first_img ‘The Batman’ Will Hit the Big Screen in 2021 Without Ben AffleckBest Gifts for ‘Daredevil’ Fanatics Stay on target It has been quite the past few weeks for WB Studios. But it looks like we finally have an official director to helm their next standalone Batman feature. Warner Bros has announced that Matt Reeves, director of Cloverfield and War of the Planet of the Apes will take over directing duties on the upcoming Batman project. Reeves recently had this to share about the announcement.“I have loved the Batman story since I was a child. He is such an iconic and compelling character, and one that resonates with me deeply. I am incredibly honored and excited to be working with Warner Bros. to bring an epic and emotional new take on the Caped Crusader to the big screen.” It has also been stated that Reeves will produce the Batman feature. Warner Brothers President Toby Emmerich hot on the heels of the announcement had this to say:“We are thrilled to have Matt Reeves taking the helm of Batman, the crown jewel of our DC slate,” added Toby Emmerich, President of Warner Bros. Pictures Group. “Matt’s deep roots in genre films and his evolution into an emotional world-building director make him the perfect filmmaker to guide the Dark Knight through this next journey.”Also in the running for the directorial spot was Ridley Scott and Don’t Breath’s Fede Alvarez. It was ultimately Reeves who was the studio’s first choice when Ben Affleck stepped down from directing the project a few weeks ago. Things between Affleck and Warner basically fell apart in the early stages of development. It now looks as if things are back on track for the Bat-Camp. Although, interestingly enough, Ben Affleck’s name was not mentioned at all in any of the press releases.With complex announcements like this one, it’s honestly just giving Matt Reeves his time to shine as a director coming into the DC Universe itself. Ben Affleck is still signed on to play the Dark Knight and has been working closely with Geoff Jones penning a script. Affleck even posted this shot from The Batcave on his own Twitter account about an hour ago.Also moving forward in the Bat-Universe, The Lego Batman Movie director, Chris McKay has been pegged to direct the stand alone Nightwing film. For those who are not familiar with the character, Nightwing is the second superhero persona of the Dark Knight’s sidekick, Dick Grayson. But you may remember him best as simply Robin.So despite the past few bumps in the DC cinematic universe road, it looks as if things in Gotham are ramping back up and are ready to take flight very soon. We’ll see Ben Affleck dawn the dark cowl once more in Justice League, coming to theaters November 17th.last_img read more

first_img Did anything really happen on Once Upon a Time last night? We have two episodes left until ‘The Final Battle’, and it feels like the story should be moving faster than this. At the very least, the Black Fairy should have done something by now. Where past villains would have tried to take over the town, destroy it, or corrupt one of the main characters, the Black Fairy is just kind of… here. Her only goal appears to be to start the final battle. And since that can’t happen for another three weeks, the show is in a holding pattern.Instead of building towards the season’s big conclusion, OUAT is giving out resolutions to characters that haven’t had them yet. Contracts are up this year, and many of the actors either won’t be back next year or will only be guest stars. So it’s time to put a little bow on every outstanding subplot and plan a wedding for Emma and Hook before the season’s out. The giant battle the show has been alluding to all season will have to wait.Zelena is the lucky tertiary character getting her arc wrapped up this week. Her story is all about learning to sacrifice her own desires for her friends. The Black Fairy shows up at Zelena’s house asking her to join her against the savior. Them both being wicked and all. Sadly, no one defies gravity in this scene. The Black Fairy also vaguely threatens baby Robin, which pisses Zelena off enough to storm the Black Fairy’s hideout in the dwarf mines herself. Word of all this gets back to Regina, who runs to the mines to stop her sister doing something stupid. The sisters bicker and argue like we’ve seen them do in almost every episode Zelena is in, and Zelena does something stupid. While trying to kill the Black Fairy, her magic is redirected to the crystals in the mine. Now that they’re all charged with unstable dark energy, the Final Battle can begin. We still don’t know what that means.Lana Parrilla as Regina and Rebecca Mader as Zelena. (Photo via ABC)Of course, the Final Battle doesn’t begin. We’ve still got two more weeks of wrapping up storylines and wedding planning to do. To see how the Final Battle is postponed this time, we go back to the past. While the rest of the episode is kind of a nothing story, the flashback sequences were well done. It was fun seeing Zelena in her old Wicked Witch of the West identity, green makeup and all. The story it told was easily the best part of the episode too. We got to see Zelena as a little girl, who is tormented by the people of Oz for her magic abilities. The one person to show her any amount of human decency is a woodcutter boy. Any guesses who he grows up to be?One decent friend can’t stop Zelena from becoming the witch we know her to be. We pick up years later when Zelena is a green adult witch. Her childhood friend comes to her for help. The Wicked Witch of the North has cast a spell on him, turning him to metal. He convinces her to help remove the curse, but we know there’s going to be a Tin Man in The Wizard of Oz. It turns out the only way to break the curse is with a heart-shaped box that steals Zelena’s magic. Zelena is all, “Hey, wait I got a new complaint” and refuses to give up her magic. This entire paragraph may or may not have been put in here just for that Nirvana joke. I’m a Seattle boy; it was going to happen eventually.Alex Désert as the Tin Man and Rebecca Mader as ZelenaThe whole point of the flashback was to show that Zelena is a changed person. Now, she is willing to sacrifice her own power to save her friends… or at least the people she doesn’t actively hate at the moment. She pulls out the heart-shaped box, forever in debt to the Tin Man’s priceless advice, and pours her magic into it. The magic drains from the crystals in the mines, the Black Fairy is back where she started, and nothing of consequence happened this episode.Really, Once Upon a Time? You have three episodes left in the season, and this is all you got? The Black Fairy came into the picture so late this season, the show never actually sold her as the ultimate villain she’s purported to be. We know she wants to kill the savior, and that’s about it. She keeps trying to start the Final Battle and gets nowhere. She hasn’t even done anything particularly villainous since she got to Storybrooke. The worst she’s done is kidnap her grandson and dabble in child slavery. Compared to OUAT‘s other villains, that’s a parking violation at most.Jaime Murray as the Black Fairy and Giles Matthey as Gideon (Photo via ABC)There’s a scene early on where Hook interrupts Emma’s pancake-making, and the couple is about to get busy on the breakfast table. They’re interrupted by Snow White, who wants to plan the wedding. That ends up being a pretty apt metaphor for this episode, and this final stretch of the season. Just when you think we’re finally going to get some action, the wedding subplot barges in brings the story to a halt and leaves everyone feeling frustrated. At least it’s all in service of setting up the musical episode, which should be a lot of fun. You can get me to forgive almost anything with a little singing and dancing. Once Upon a Time Builds Fun Lore Around a Seattle LandmarkOnce Upon a Time’s Final Battle Was the Happiest Ending Stay on targetlast_img read more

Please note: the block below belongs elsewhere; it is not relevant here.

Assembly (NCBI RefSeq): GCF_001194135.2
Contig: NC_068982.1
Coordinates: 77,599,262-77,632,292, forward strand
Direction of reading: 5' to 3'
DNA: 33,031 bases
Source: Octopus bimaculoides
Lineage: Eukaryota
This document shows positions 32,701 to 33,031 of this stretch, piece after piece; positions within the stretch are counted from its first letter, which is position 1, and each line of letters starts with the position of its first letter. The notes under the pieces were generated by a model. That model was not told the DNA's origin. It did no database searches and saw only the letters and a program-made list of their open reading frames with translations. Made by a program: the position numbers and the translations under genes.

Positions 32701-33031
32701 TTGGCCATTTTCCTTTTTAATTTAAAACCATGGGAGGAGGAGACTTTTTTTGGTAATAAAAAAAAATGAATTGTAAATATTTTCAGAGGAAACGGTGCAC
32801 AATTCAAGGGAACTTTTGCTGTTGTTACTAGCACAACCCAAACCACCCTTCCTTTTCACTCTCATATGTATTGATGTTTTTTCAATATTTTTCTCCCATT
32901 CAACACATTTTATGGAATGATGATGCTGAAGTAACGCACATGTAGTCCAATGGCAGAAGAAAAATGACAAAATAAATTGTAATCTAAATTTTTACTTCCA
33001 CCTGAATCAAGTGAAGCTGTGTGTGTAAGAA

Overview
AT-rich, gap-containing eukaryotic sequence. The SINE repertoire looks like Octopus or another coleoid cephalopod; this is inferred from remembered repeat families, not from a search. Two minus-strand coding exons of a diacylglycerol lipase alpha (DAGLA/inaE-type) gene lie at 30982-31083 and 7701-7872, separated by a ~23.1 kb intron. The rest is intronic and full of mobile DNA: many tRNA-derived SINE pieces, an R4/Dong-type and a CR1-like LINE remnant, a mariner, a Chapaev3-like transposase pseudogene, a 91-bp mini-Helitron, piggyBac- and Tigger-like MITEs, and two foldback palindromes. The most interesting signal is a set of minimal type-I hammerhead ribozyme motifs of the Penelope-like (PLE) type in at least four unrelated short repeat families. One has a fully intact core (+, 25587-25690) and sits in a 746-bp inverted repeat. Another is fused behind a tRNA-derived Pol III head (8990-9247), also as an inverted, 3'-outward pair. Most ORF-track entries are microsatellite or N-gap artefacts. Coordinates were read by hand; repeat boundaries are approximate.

first_img Nothing has only one identity. That was the point of last night’s episode of American Gods. America has nearly as many identities as there are people in it. As Wednesday tells Shadow, “Everyone looks at Lady Liberty and sees a different face. Even if it crumbles under question.” The same can be said of Jesus, as we learn from the episode’s opening. The Coming to America segment focuses on undocumented Mexican immigrants swimming across a river into the United States. One man (with a crucifix tattoo) is clearly nervous about swimming and nearly drowns on the way over. He’s saved by a friendly-looking long-haired man who walks on water.This is Jesus. Well, it’s a Jesus. Wednesday said a few episodes ago that there are multiple Jesuses in the world: A white Jesuit-style Jesus, a Black African Jesus, a Mexican Jesus… one for every version people believe in. This, we can guess, is Mexican Jesus. He’s not the only one here. As soon as the immigrants reach the other side of the river, they’re shot by an unidentified group of men with guns. We don’t see whether they’re official border patrol agents or a random militia. Either way, they have their own version of Jesus, though we don’t see their version in person. We just see the rosaries wrapped around their guns, and the crosshairs shaped like crucifixes. As they gun the immigrants down, Mexican Jesus sacrifices himself to save as many as he can. The bullets create the stigmata, and a passing tumbleweed leaves a crown of thorns over his head. For these new residents of the United States, their Jesus is once again a martyr.Corbin Bernsen as Vulcan, Ian McShane as Mr. Wednesday (Photo via STARZ)Martyrdom is also an important element in this episode. Though we (and Shadow) are meant to think Wednesday is in Virginia to recruit another old god, he’s actually seeking a Martyr. We’ll get to that later, though. For now, their journey this episode is all about the identity of America. Specifically, in the town of Vulcan, Virginia, where America is white and worships the gun. This is where an old volcano god, named Vulcan, has carved out a new life for himself. He’s now the leader of this bullet manufacturing town. He even still has sacrifices made to him in the form of workplace accidents. (It’s cheaper to settle after the death an employee than to close down the factory and fix the safety issues. If that’s not an intentional sacrifice, what is?)The residents of Vulcan are noticeably suspicious of Shadow, always keeping an eye on him. Even when it’s clear he and Wednesday are a guest of Vulcan’s, they make sure he understands how unwelcome he is. Vulcan is even worse. As much as their America is white, suspicious of anyone who isn’t, and worships the gun, Vulcan’s America is more overtly hostile. Everything he does is to intimidate Shadow. He denies him a drink while he and Wednesday share one. He fires a gun inside his own house, knowing that in this town, no one will bat an eye. He points out the old hanging tree he keeps in his front yard. Corbin Bernsen plays Vulcan’s hostile presence incredibly well, making the god as captivating as he is terrifying.Corbin Bernsen as Vulcan (Photo via STARZ)We soon learn what Wednesday wants with Vulcan: a sword. By this point, it has become obvious to everyone that Vulcan has aligned himself with the new gods. This is what happens when an old god rebrands itself like Mr. World and Media suggested Wednesday do in last week’s episode. Instead of literal prayer, his worshipers fire bullets. Wednesday isn’t too keen on this new form of worship, but he needs his sword. After he gets it, we find out the other reason he’s dealing with this old-god-turned-new. He needs a martyr for his cause. Wednesday will tell everyone that the new gods killed Vulcan for helping him. He then cuts Vulcan’s head off, kicks him into a vat of molten lead, and curses the whole town by pissing into it. Don’t turn on Wednesday. Shadow is understandably freaked out by all this, and Ricky Whittle’s performance here is so good. He makes us feel everything going through Shadow’s head.The rest of the episode centered on the newly formed trio of Laura, Mad Sweeney and Salim. You might remember Salim from that Somewhere in America sequence with the Djinn a few episodes back. Since then, he’s been searching for the Djinn, partially to thank him for freeing him from a life he didn’t like, and partially to “know more about” him. Laura and Sweeney run into Salim when Sweeney tries to steal his cab. The three decide to travel together, as they’re all looking for gods. Sweeney wants his coin back, which means finding a god (a Jesus, it sounds like) to resurrect Laura. Laura wants Shadow back, but after he left, she thinks he doesn’t want anything to do with her.Pablo Schreiber as Mad Sweeney, Emily Browning as Laura Moon (Photo via STARZ)Their section also deals with identity changes, but in a much less hostile way than Wednesday and Shadow’s. Mad Sweeney keeps trying to convince Laura to choose another identity for herself. To Shadow, he says, Laura is dead. That kiss from cold lips tasting of vomit and cigarettes only confirmed that to him. Still, she wants to pursue him. Kissing Shadow made her heart beat again. Now that she’s dead, she values life more than she ever did before. We know their paths will cross again, but for now, Laura needs to find a life for herself without Shadow. She needs a new identity. Sweeney is also having an identity crisis of sorts, being a leprechaun with comically bad luck. Only Salim is confident in who he is now. The Djinn gave him an identity he’s happy with. He can roam the country in his cab, not be afraid of everyone around him and pray by the side of the road when he needs to.I like this quirky road trip the show has added to the story. The book didn’t really give us this much detail on Laura’s journey, and it’s fun watching her bicker with Sweeney and find a friend in Salim. It adds a lighthearted diversion to the heavy, violent adventure Shadow is on, and allows the show a different perspective from which to tackle its philosophical questions.Pablo Schreiber as Mad Sweeney (Photo via STARZ)Last night’s episode of American Gods was captivating even without the surreal special effects of last week’s episode. (Though there were a few.) From the commanding performances of the cast to the fascinating questions about America’s identity, to the simple beauty of the American wilderness, I didn’t want this episode to end. As a fan of the book, a detour like this is admittedly a little frustrating. All of this was added, and since I desperately want to see what’s coming, any diversion like this is an unexpected delay. But if all the diversions are as good as this, it doesn’t matter. I love the fact that having read the book doesn’t automatically mean you know everything that’s going to happen. We’ll see Mr. Nancy again, eventually. We’ll get to the House on the Rock. For now, I just want the show to keep surprising me like this. Stay on target ‘American Gods’ Season 2 Trailer: A Divine War Is ComingNYCC 2018: The American Gods Cast Gives Us a Glimpse of Season Two last_img read more